Daniel J. Travanti est un Acteur Américain né le 7 mars 1940 à Kenosha (Etats-Unis)
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Nom de naissance Danielo Giovanni TravantiNationalité Etats-UnisNaissance 7 mars 1940
(80 ans) à Kenosha (Etats-Unis
Daniel J. Travanti est un acteur américain, né le 7 mars 1940 à Kenosha, Wisconsin (États-Unis).
Travanti, one of five children, was born in Kenosha, Wisconsin, to Italian immigrant parents. His father was a factory worker. During his teen years, Travanti was an athlete and good student, earning scholarships to Harvard University, Princeton University, and Dartmouth College, though he eventually attended the University of Wisconsin–Madison. In 1957, before his senior year, he attended the youth government and leadership program called Badger Boys State as a representative chosen from his high school.
In the very early 1960s he played Cathy Lane's besotted beau, "Rock" in an episode of The Patty Duke Show. In 1964, Travanti guest-starred in the episode "Murder by Scandal" of CBS's drama about newspapers, The Reporter. He made his feature film debut in 1965 (credited as "Dan Travanty") playing a deaf-mute nightclub bouncer in the psychological thriller Who Killed Teddy Bear? starring Sal Mineo and Juliet Prowse.
In 1966 he played the role of radio talk-show host and murderer Barney Austin in the Perry Mason episode, "The Case of the Midnight Howler." He (credited as Dan Travanty in all four) was the lead guest-star in the Season 3 episode "Collision Of Planets" of Lost in Space in 1967, appeared in the episode "The Octopus" of the single-season crime drama The Silent Force in late 1970, was featured in the Season 5 episode "Murder Times Three" of Mannix in late 1971, and appeared in the Season 6 episode "Image" of Mission: Impossible in early 1972. Also in 1972 he played a fugitive in The Devil's Playground episode of Cannon with his future Hill Street Blues co-star James B. Sikking. In 1982 Travanti appeared briefly in the Newhart episode "A View From The Bench".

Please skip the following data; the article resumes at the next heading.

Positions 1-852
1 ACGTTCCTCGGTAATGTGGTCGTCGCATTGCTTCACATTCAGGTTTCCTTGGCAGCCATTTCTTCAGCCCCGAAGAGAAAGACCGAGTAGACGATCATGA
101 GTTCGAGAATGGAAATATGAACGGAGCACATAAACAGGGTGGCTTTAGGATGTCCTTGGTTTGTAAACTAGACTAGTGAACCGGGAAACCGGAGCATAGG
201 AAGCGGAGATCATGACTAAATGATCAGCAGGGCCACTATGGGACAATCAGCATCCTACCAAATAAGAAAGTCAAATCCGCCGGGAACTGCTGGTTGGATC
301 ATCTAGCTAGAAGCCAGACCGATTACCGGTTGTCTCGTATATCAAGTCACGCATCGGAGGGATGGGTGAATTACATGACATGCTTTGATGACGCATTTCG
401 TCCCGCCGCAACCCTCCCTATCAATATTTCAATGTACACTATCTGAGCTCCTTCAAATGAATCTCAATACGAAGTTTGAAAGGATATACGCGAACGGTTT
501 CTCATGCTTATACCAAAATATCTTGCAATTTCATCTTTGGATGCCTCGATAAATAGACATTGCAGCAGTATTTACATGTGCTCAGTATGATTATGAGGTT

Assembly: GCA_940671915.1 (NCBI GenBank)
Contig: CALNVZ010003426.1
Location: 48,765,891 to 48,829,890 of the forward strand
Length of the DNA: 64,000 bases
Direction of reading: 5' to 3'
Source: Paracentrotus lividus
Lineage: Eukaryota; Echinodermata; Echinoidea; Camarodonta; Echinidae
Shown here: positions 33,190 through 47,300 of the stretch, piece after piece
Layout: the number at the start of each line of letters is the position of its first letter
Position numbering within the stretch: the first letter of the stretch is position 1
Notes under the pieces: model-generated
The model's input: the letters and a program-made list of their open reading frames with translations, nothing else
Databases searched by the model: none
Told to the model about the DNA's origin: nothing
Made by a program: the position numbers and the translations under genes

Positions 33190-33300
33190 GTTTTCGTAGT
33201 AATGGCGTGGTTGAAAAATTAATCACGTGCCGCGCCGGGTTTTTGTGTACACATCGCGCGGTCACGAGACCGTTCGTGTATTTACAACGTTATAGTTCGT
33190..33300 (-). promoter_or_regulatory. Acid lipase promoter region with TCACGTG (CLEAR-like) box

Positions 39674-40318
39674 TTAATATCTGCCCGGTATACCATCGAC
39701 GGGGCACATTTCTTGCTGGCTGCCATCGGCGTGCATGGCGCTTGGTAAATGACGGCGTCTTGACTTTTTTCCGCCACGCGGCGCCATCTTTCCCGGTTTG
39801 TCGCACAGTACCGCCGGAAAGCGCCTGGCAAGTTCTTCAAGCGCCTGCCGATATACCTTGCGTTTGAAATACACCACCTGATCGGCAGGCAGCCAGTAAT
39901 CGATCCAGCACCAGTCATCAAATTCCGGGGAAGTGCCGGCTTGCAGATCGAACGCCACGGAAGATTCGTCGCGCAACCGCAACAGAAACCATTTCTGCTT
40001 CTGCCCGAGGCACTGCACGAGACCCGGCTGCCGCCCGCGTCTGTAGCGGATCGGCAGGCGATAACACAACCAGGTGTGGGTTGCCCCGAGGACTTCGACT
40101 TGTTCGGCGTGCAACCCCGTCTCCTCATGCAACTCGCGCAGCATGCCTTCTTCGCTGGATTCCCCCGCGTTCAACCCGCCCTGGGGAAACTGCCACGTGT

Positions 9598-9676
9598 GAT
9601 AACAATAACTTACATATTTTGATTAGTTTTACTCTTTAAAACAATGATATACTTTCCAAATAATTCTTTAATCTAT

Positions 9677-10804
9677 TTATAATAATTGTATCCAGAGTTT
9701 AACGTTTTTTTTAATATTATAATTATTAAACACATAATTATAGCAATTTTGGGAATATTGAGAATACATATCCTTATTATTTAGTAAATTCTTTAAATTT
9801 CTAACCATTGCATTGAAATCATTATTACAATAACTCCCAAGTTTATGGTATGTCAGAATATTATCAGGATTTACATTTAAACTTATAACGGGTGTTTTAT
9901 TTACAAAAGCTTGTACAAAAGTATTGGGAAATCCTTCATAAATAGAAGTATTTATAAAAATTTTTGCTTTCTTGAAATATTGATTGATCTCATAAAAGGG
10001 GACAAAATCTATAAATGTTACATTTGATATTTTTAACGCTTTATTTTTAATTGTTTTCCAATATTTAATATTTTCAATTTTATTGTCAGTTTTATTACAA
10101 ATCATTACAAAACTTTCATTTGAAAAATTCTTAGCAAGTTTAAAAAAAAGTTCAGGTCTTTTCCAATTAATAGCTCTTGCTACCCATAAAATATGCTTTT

Years later, Travanti earned five nominations and two Emmy Awards for his portrayal of Hill Street Station Captain Frank Furillo. In 1983, Travanti starred in the TV movie Adam for which he received another Emmy nomination. Since then, Travanti has appeared in a number of TV movies and has made appearances in television programs such as Poltergeist: The Legacy (1997) and Prison Break (2005). In 1986, HBO broadcast the made-for-cable biographical film Murrow, with Travanti's portrayal of Edward R. Murrow receiving a Cable Ace nomination. He co-starred in the film Millennium (1989) and as Lt. Ray McAuliffe in the television series Missing Persons (1993).
Travanti has publicly acknowledged his past as an alcoholic who found sobriety through Alcoholics Anonymous, calling the affliction a "disease of loneliness and secrecy." In 1981, he made such a confession to Rona Barrett in an interview on NBC and even recited, from memory, all of the organization's "Twelve Steps" on camera. Captain Furillo, his best-known character, was also a recovering alcoholic, and the character was shown multiple times taking part in AA meetings.
In January–March 2007, Travanti appeared off-Broadway in Oren Safdie's The Last Word... at the Theater at St. Clements in New York City, and in November–December 2008, Travanti played the "Con Melody" in an off-off Broadway production of Eugene O'Neill's A Touch of the Poet for Friendly Fire Theater in New York.
In 2010, he appeared in an episode of Criminal Minds as a 75-year-old serial killer suffering from Alzheimer's.
Travanti had a recurring role on the Starz television series Boss.
On 9 May, 2001, Travanti gave the opening remarks for the Disclosure Project's National Press Club conference on government relations with extraterrestrials, in Washington D.
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